Dealing with the second objective, voter parity, and giving the Minister the benefit of the doubt that he understood that the primary concern is not voter parity but effective representation, there is no evidence of minimal impairment. The Province’s rationale for moving to a 25-ward structure had been carefully considered and rejected by the TWBR and by City Council just over a year ago. If there was a concern about the large size of some of the City’s wards (by my count, six wards had populations ranging from 70,000 to 97,000) why not deal with these six wards specifically? Why impose a solution (increasing all ward sizes to 111,000) that is far worse, in terms of achieving effective representation, than the original problem? And, again, why do so in the middle of the City’s election?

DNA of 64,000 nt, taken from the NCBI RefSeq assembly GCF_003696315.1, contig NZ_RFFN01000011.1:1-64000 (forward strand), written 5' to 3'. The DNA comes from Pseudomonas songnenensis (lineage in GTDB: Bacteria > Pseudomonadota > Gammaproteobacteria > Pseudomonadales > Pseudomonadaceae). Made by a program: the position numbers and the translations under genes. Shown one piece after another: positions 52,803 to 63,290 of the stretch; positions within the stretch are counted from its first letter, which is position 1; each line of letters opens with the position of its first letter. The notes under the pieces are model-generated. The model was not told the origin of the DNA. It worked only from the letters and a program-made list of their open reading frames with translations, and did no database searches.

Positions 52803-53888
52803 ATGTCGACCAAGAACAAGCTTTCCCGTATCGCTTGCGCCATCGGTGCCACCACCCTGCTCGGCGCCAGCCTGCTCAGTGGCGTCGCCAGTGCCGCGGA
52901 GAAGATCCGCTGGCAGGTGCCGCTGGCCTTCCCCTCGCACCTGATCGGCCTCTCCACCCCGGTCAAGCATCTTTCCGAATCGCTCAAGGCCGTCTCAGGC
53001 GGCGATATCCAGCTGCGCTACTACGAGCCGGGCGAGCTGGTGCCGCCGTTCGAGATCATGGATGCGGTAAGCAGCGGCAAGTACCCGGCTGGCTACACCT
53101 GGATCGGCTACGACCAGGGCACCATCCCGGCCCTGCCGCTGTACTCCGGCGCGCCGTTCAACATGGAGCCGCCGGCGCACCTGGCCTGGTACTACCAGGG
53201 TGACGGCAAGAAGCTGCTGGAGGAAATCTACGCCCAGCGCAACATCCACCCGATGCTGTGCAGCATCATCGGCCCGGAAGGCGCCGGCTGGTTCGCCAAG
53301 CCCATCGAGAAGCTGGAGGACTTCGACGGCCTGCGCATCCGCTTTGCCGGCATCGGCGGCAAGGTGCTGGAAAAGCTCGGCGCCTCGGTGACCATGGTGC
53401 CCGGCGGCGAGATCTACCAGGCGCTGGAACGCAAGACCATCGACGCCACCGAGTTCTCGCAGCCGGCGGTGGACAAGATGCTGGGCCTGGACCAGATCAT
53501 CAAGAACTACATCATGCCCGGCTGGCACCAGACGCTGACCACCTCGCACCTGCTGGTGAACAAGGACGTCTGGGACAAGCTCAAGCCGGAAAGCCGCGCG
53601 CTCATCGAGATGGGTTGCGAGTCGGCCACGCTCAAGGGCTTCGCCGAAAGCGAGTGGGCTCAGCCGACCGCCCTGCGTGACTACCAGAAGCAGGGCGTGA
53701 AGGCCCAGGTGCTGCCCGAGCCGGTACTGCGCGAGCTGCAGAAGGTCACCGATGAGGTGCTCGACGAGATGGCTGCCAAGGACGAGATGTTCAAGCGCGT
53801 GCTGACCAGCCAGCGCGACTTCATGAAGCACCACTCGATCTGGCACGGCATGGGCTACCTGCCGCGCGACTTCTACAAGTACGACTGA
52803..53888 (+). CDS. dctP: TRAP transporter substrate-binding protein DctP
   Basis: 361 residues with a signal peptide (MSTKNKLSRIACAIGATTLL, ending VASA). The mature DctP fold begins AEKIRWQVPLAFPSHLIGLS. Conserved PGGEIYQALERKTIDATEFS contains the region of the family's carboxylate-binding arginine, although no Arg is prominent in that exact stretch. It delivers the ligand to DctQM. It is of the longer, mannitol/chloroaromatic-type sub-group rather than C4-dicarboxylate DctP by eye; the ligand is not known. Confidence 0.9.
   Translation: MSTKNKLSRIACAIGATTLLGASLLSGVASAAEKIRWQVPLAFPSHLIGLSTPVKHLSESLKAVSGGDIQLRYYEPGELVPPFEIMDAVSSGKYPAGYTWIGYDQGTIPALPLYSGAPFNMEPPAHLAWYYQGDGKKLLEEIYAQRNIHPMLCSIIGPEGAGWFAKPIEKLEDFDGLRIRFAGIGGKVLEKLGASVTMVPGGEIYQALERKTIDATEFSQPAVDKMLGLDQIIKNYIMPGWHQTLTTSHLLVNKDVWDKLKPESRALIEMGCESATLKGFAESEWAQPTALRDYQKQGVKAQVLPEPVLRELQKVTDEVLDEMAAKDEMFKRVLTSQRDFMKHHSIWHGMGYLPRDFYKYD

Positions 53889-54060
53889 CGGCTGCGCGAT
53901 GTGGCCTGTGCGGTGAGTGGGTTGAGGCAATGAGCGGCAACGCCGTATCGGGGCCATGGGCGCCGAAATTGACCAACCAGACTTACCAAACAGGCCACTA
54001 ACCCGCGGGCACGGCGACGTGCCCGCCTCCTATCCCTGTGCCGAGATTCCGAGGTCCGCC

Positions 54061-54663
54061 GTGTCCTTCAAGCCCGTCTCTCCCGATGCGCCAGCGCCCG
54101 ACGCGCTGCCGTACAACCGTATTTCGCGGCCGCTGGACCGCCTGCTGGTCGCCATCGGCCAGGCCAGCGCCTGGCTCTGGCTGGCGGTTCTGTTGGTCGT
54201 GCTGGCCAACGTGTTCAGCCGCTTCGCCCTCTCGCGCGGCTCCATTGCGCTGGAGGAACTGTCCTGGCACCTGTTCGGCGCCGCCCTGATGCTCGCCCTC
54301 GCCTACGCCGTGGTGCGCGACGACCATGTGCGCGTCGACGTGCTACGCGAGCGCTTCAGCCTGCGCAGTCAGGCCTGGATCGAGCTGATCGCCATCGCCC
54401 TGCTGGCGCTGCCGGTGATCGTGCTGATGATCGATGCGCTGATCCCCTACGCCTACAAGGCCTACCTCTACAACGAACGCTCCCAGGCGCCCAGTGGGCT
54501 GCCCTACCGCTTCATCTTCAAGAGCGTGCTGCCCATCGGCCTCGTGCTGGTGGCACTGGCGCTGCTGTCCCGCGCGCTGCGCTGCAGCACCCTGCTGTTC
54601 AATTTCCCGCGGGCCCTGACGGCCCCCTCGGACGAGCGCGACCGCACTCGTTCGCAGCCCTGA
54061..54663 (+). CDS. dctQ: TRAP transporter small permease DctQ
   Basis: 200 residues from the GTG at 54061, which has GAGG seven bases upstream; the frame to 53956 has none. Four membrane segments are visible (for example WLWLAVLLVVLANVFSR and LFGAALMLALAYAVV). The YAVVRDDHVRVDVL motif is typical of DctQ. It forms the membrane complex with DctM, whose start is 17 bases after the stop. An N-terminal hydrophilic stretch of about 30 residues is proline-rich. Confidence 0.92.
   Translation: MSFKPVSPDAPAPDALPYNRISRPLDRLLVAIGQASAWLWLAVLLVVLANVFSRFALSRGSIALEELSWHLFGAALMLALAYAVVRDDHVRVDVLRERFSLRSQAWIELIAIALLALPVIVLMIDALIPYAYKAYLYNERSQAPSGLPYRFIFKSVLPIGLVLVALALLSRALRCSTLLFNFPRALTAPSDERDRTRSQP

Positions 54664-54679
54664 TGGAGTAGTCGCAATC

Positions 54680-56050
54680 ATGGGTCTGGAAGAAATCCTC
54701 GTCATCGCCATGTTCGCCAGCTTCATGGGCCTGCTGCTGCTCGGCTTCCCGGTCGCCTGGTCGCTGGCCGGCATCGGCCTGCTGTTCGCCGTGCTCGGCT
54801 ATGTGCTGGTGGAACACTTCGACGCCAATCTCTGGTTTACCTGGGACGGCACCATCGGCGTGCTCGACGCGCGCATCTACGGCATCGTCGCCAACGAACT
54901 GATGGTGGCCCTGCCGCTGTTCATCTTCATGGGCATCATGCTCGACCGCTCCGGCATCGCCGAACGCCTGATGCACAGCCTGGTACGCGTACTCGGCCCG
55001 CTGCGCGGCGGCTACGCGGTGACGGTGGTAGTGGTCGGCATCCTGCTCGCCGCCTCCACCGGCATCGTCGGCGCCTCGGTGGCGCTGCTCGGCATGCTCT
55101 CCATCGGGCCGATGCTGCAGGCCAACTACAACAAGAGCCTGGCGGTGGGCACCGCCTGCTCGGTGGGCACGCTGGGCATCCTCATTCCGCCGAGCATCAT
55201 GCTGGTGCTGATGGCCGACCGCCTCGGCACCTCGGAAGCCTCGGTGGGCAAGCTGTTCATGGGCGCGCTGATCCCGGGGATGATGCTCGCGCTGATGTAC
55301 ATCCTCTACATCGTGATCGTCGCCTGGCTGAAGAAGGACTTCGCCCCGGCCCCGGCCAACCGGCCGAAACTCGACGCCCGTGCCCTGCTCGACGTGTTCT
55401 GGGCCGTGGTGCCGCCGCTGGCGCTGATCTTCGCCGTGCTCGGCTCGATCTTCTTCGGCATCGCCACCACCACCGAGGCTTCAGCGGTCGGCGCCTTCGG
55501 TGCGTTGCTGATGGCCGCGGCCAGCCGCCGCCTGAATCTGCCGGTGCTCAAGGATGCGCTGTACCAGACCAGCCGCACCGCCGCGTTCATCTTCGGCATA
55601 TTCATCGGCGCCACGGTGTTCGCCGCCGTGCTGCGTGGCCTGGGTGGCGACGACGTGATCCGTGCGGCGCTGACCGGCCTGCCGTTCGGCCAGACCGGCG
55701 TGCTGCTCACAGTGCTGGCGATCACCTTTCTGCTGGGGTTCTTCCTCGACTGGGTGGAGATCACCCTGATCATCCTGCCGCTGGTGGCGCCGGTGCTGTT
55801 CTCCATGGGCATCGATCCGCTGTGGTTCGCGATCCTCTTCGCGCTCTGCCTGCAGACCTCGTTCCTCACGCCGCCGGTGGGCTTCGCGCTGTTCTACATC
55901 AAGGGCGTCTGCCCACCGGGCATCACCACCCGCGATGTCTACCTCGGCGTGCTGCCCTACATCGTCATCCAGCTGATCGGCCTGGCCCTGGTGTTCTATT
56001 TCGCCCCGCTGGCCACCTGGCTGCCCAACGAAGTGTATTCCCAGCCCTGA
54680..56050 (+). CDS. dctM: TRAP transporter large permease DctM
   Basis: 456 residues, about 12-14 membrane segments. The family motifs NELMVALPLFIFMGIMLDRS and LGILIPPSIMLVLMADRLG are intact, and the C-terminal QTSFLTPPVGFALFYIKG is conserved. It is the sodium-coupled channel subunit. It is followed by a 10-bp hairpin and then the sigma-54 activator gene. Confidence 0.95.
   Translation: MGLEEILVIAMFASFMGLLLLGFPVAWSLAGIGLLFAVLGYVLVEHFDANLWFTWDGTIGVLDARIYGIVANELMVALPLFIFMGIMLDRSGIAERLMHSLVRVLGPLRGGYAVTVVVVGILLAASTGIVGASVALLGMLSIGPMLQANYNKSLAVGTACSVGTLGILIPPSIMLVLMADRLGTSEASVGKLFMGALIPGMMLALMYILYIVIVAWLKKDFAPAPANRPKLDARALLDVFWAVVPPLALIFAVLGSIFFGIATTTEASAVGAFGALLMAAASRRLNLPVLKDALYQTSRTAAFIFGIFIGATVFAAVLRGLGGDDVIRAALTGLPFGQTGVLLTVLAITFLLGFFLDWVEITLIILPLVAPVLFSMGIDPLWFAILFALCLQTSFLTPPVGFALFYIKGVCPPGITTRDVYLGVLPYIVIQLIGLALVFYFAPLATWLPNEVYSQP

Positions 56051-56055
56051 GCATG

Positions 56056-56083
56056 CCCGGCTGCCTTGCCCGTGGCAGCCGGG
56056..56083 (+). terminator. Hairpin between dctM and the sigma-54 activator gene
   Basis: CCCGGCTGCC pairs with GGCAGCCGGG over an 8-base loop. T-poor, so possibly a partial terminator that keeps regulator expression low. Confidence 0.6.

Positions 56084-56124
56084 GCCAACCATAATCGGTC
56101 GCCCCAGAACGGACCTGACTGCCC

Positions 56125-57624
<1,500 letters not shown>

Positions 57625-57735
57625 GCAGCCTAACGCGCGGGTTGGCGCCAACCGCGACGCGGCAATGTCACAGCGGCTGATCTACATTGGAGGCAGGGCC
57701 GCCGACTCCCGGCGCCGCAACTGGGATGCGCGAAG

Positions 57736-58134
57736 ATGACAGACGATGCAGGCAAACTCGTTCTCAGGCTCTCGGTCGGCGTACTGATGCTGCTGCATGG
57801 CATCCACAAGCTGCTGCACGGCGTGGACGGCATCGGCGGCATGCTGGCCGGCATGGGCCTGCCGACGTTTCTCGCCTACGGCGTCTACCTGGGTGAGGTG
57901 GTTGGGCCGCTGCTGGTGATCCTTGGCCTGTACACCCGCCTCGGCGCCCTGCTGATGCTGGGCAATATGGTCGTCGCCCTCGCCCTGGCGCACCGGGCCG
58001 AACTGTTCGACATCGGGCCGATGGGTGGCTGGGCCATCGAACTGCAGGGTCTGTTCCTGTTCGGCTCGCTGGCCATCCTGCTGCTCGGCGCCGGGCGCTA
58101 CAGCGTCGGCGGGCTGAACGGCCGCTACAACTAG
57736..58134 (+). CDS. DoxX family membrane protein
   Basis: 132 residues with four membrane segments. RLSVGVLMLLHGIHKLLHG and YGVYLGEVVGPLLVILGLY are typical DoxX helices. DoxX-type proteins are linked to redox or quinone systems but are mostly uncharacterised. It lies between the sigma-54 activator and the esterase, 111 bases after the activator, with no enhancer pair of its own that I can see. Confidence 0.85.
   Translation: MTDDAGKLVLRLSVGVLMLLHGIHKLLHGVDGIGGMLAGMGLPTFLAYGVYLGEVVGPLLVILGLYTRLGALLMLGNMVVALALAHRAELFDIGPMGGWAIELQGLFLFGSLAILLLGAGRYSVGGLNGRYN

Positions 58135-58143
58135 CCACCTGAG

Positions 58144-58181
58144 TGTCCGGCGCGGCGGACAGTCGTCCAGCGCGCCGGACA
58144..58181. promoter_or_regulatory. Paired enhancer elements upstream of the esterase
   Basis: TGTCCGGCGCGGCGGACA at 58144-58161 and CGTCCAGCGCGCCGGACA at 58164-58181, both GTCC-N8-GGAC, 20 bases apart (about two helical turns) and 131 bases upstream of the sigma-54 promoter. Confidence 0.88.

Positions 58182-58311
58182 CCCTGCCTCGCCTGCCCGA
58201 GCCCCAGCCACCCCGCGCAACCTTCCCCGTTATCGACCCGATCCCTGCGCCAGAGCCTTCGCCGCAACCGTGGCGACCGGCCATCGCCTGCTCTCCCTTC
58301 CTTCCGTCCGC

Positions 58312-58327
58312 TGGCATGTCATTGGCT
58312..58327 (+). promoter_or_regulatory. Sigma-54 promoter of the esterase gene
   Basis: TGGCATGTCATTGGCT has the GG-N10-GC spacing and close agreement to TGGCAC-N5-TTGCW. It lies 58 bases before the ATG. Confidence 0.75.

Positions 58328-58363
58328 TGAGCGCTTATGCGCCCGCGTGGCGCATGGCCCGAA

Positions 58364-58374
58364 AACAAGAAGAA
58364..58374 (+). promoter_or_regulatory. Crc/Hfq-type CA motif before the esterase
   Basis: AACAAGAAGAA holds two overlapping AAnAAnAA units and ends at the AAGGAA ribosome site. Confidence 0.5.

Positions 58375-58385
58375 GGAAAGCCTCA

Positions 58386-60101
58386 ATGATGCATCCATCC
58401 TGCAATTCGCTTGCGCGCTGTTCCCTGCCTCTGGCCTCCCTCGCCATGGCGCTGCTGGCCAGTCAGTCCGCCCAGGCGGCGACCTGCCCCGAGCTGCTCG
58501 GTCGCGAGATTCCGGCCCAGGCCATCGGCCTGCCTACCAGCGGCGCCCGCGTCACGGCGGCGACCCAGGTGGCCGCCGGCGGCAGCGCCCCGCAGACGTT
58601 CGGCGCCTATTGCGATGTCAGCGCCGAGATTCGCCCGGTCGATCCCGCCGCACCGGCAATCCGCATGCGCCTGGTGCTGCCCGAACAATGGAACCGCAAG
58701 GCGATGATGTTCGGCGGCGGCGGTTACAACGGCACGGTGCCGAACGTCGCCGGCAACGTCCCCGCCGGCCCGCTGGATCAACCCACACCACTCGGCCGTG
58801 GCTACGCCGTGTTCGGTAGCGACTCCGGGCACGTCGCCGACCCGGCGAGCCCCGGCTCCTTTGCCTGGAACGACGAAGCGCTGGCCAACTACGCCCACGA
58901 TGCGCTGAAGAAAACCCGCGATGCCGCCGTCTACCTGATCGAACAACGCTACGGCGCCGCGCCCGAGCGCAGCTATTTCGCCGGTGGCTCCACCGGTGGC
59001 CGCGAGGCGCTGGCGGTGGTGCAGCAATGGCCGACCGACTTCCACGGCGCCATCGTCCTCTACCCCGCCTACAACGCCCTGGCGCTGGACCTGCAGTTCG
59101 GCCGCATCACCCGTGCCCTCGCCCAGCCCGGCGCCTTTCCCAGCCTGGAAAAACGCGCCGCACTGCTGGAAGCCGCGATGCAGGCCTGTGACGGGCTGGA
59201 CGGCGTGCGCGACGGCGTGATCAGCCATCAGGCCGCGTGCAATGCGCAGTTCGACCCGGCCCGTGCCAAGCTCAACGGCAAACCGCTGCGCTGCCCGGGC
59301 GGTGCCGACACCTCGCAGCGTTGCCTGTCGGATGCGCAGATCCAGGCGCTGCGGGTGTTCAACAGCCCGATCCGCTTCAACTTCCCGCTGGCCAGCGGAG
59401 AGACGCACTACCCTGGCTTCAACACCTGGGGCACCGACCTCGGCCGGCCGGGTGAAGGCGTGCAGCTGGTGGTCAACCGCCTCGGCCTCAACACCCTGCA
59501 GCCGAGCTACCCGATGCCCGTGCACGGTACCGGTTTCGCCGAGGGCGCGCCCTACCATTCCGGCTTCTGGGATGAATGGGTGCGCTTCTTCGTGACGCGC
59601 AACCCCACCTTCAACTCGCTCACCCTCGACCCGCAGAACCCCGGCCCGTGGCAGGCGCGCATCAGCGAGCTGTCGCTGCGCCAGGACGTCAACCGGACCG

I am therefore obliged to find on the evidence before me that the breaches of s. 2(b) of the Charter as found above cannot be demonstrably justified in a free and democratic society and cannot be saved as reasonable limits under s. 1.
The City of Toronto probably based its recent case against the Province on the Charter’s freedom of expression provision (Section 2) and not on the Charter’s freedom to participate in elections (Section 3) because Section 3 covers only Federal and Provincial elections, not (explicitly) municipal elections. This morning I read some legal opinions that say Judge Belobaba’s decision may have stretched this Section 2 provision too far by extending it to election rights.
It’s interesting that the “not withstanding” clause (Section 33) applies explicitly to Section 2 freedoms but not to Section 3. So the provincial government can probably get away with invoking it from a legal perspective. But that sure doesn’t make it right.
The decision makes interesting reading…almost “folksy” in a lot of places. I particularly liked paragraphs 76 -77, quoted in their entirety below: